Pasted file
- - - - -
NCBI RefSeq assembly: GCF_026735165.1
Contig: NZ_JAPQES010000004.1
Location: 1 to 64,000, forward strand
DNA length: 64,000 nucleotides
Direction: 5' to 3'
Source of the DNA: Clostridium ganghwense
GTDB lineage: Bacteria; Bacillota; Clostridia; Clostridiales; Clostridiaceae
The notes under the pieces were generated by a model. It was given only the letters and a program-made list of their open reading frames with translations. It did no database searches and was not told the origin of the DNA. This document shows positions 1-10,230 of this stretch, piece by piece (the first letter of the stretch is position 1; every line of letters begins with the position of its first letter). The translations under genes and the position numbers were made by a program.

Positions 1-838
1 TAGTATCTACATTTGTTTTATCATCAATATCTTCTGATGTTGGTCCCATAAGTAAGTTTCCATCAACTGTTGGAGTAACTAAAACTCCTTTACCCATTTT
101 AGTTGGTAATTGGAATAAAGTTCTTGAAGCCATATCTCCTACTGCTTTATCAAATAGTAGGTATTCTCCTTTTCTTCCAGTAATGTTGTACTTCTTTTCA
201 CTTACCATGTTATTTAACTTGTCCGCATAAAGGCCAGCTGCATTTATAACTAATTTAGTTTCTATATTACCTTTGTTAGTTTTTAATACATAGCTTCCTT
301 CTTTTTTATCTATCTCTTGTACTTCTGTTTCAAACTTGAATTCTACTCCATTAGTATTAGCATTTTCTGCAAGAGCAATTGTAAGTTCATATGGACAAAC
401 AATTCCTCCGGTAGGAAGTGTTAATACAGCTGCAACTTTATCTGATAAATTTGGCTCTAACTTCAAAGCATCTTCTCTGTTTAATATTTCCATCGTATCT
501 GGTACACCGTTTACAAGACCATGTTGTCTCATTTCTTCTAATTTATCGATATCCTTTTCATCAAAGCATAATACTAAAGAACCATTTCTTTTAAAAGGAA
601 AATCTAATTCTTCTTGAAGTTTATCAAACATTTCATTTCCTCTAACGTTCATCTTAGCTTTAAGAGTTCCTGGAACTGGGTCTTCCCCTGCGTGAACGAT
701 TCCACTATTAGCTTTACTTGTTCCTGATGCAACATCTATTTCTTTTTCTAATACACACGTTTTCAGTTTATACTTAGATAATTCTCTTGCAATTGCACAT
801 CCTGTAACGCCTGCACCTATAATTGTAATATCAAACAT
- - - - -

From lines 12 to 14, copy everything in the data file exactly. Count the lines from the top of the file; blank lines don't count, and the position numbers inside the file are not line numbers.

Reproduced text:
201 CTTACCATGTTATTTAACTTGTCCGCATAAAGGCCAGCTGCATTTATAACTAATTTAGTTTCTATATTACCTTTGTTAGTTTTTAATACATAGCTTCCTT
301 CTTTTTTATCTATCTCTTGTACTTCTGTTTCAAACTTGAATTCTACTCCATTAGTATTAGCATTTTCTGCAAGAGCAATTGTAAGTTCATATGGACAAAC
401 AATTCCTCCGGTAGGAAGTGTTAATACAGCTGCAACTTTATCTGATAAATTTGGCTCTAACTTCAAAGCATCTTCTCTGTTTAATATTTCCATCGTATCT